Area Forecast Discussion
Issued by NWS Portland, OR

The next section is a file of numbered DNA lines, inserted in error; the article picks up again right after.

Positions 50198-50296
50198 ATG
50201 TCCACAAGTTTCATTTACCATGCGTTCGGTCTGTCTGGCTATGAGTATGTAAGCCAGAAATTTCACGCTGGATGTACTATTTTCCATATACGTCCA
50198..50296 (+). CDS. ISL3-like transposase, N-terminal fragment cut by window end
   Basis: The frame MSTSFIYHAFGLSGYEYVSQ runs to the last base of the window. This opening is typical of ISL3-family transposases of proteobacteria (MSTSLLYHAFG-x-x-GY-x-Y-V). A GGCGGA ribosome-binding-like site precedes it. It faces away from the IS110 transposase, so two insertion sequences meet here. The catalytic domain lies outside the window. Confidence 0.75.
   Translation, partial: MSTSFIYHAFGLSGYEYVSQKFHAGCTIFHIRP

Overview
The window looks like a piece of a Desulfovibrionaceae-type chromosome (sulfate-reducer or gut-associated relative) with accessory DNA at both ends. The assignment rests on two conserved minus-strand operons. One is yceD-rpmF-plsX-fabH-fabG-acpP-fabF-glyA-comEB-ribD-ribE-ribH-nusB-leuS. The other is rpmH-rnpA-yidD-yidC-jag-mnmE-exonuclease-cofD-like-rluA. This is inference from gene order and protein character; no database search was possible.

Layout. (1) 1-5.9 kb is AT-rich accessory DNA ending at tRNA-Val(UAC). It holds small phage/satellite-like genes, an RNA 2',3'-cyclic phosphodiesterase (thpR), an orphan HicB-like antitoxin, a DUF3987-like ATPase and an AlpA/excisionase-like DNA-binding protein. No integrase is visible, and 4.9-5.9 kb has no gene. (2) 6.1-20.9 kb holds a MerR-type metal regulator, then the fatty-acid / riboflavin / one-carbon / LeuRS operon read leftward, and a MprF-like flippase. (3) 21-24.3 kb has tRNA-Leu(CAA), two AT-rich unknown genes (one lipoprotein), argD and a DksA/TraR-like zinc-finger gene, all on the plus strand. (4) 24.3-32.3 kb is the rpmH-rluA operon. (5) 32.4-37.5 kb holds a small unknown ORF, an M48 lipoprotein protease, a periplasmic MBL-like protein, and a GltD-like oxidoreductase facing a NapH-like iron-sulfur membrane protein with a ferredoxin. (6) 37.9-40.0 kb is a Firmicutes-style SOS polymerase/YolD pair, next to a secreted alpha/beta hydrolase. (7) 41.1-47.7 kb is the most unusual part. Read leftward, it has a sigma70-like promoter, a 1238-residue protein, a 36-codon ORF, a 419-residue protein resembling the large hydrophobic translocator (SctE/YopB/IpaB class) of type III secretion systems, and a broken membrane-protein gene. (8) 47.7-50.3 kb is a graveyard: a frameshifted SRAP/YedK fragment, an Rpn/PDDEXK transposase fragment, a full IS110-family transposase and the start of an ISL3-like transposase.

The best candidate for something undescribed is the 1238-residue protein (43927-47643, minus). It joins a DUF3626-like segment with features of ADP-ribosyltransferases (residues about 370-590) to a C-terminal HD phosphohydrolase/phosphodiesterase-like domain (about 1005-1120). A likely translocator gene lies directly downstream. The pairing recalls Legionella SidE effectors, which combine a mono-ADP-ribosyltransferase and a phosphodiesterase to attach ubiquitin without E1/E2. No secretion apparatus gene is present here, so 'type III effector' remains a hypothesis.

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000 FXUS66 KPQR 251739 AFDPQR Area Forecast Discussion National Weather Service Portland OR 1039 AM PDT Mon May 25 2020 Updated Aviation section .SYNOPSIS...Occasional light rain will likely spread across far northwest Oregon and southwest Washington today. Otherwise, expect mainly dry weather with increasing temperatures through Thursday. Temperatures should then gradually trend downward over next weekend with rain chances increasing substantially late Saturday into Sunday. && .SHORT TERM...Today through Thursday...Water vapor satellite imagery early this morning reveals a broad longwave trough over the north Pacific and a low amplitude shortwave ridge over the Inland Northwest. Sandwiched between is a southwest to northeast oriented weak atmospheric river over the northeast Pacific. Low to mid level warm advection ahead of the low level front is already beginning to produce light rain along the Olympic Peninsula. As the shortwave ridge shifts eastward and flattens today, expect this area of light rain to sag southward into southwest Washington and far northwest Oregon. At least some light rain appears likely north of a line extending between Lincoln City-McMinnville-Mt Hood today. Rain chances appear to diminish rapidly between Salem and Eugene, but even then brief light rain is not out of the question later today across Lane County. Expect a few areas of light rain and drizzle to linger overnight across the higher terrain as the front stalls and falls apart across the CWA. In general, rain chances should really begin to diminish late this afternoon and evening across the CWA, though. Thereafter, a weak shortwave ridge will develop over the northeast Pacific and transition across the area midweek. This will result in the area drying out entirely late Tuesday through Thursday. Varying degrees of low level northwesterly flow will persist across the area. This will keep temperatures from spiking into the 90s, but given building 500mb heights and warming 850mb temperatures, expect inland valleys to warm well into the 80s Wednesday and particularly Thursday. /Neuman .LONG TERM...Thursday night through Monday...Models and their ensembles are coming into better agreement with regards to details during the early part of the extended forecast. First, the aforementioned shortwave ridge will shift east of the region Thursday night. This will be in response to a shortwave trough lifting northeastward off the Pacific Northwest coast. Models suggest some elevated convection may develop off the Washington coast before lifting northeastward into British Columbia Thursday night. There is no indication in the models it will impact our waters, though. The main impact from this system skirting the region will be a stronger marine push that should allow more marine air to filter into the lower Columbia and Willamette River valleys Friday and result in temperatures cooling at least a couple of degrees. Meanwhile, a cutoff low pressure currently found well off the Baja/California coast will meander for the next few days before lifting northward across the Pacific Northwest this weekend. Models and their ensembles have trended slower and now lift the main vort max northward across the area late Saturday into Sunday. Still cannot completely rule out a faster scenario so still have some slight chance PoPs over the Cascades Friday night, but rain chances do not appear to really ramp up across the CWA until late Saturday into Sunday. 12 hour NBM thunder guidance is much higher relative to 24 hours ago for late Saturday and does at least suggest a slight chance of thunder is warranted in the Willamette Valley Saturday evening. GFS soundings do not appear favorable, but the pattern still seems quite conducive so went ahead and used the 12 hour NBM thunder guidance for populating a mention of thunder in the grids. Otherwise, a weak shortwave trough over the Pacific Northwest and onshore flow then appears likely to persist into early next week. This should keep temperatures closer to average during this time. Cannot completely rule out a few showers, but rain chances appear considerably lower than late Saturday into Sunday. /Neuman && .AVIATION...